Lublin particularly excels when addressing the slim ranks of women in boardrooms. In the fall of 2015, more than four of every five directors at the 500 biggest companies were men. Frontier’s Wilderotter recalls that she became a board member of the National Cable Television Association (now the Internet and Television Association) in 1987 only after soliciting 2,000 industry members for support. Of her win, she said, “It was a little bit like the shot heard around the world.” When Denise Morrison was running a Nestlé unit’s financials and staff, it took eight years to get her first directorship because management claimed they wanted an “active CEO.” In 1997, when former Citigroup managing director Janet Clarke sought to become the first woman on the board of a chemical company, she was asked — illegally, as she noted — whether she planned to have children. Clarke opted not to continue seeking the position, telling the chief executive that being the first woman on the board “is not going to be a good fit.”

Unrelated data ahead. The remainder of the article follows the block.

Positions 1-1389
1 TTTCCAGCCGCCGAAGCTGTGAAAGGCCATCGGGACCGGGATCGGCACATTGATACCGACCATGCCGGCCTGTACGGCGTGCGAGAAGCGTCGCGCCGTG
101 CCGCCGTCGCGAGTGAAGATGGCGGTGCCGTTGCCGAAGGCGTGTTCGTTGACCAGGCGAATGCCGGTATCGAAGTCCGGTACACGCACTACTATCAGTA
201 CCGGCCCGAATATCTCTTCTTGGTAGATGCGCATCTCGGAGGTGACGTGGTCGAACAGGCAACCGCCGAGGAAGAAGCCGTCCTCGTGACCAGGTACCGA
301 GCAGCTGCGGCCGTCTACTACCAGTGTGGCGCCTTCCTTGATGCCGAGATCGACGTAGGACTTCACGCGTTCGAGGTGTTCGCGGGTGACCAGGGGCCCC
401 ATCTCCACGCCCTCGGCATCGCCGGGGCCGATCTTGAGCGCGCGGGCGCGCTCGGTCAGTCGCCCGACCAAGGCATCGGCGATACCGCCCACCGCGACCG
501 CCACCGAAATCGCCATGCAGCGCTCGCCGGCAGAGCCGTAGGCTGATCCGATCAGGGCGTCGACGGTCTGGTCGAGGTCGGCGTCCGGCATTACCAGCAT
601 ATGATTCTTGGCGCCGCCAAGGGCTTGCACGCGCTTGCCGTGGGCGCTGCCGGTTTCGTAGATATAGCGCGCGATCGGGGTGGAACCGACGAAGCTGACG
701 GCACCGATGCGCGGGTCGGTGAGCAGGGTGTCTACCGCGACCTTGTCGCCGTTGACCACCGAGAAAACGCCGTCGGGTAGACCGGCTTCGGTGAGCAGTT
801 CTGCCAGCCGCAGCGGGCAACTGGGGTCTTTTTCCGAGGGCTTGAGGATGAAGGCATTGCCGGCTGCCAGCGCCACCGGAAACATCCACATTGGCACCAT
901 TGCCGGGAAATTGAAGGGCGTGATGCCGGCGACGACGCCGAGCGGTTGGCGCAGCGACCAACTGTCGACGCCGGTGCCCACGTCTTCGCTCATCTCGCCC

Lublin’s interview subjects endured unequal pay and opportunities, were held to different standards, and faced sexual harassment.
Husbands make an appearance in Lublin’s narratives as both champions and challenges. The women in Earning It are caring for sick spouses, sidestepping conflicts, or benefiting from co-parenting. And we see, up close, the challenges of juggling work and family life. Outgoing Securities and Exchange Commission chair Mary Jo White recused herself from at least 10 probes into clients of Cravath, Swaine & Moore because her husband was co-head of a practice at the firm. Dawn Lepore was running Drugstore.com, which had US$456 million in sales, and sat on the boards of eBay and the New York Times while caring for a daughter in kindergarten and a son in third grade when her husband was diagnosed with multiple myeloma and received a bone marrow transplant. “That was the hardest time of my career,” she recalled. One day she burst into tears in front of a Drugstore.com board member, and some female acquaintances berated her for continuing to work. Her husband urged her not to quit.
No book on women in the workplace would be complete without mentioning physical appearance. Lublin devotes a chapter to “presence” that explores the emphasis in corporate America on women’s looks, including a tale of a female supervisor scolding an underling for wearing an outfit that revealed too much cleavage. Barra’s response when she was ridiculed for wearing designer shoes is a telling takeaway from Earning It. “That’s really not that important,” she said. “Judge me on the results.”
- Jill Priluck is a journalist who lives in New York City. Her reporting and analysis has appeared in the New Yorker, Slate, and Reuters, among other publications.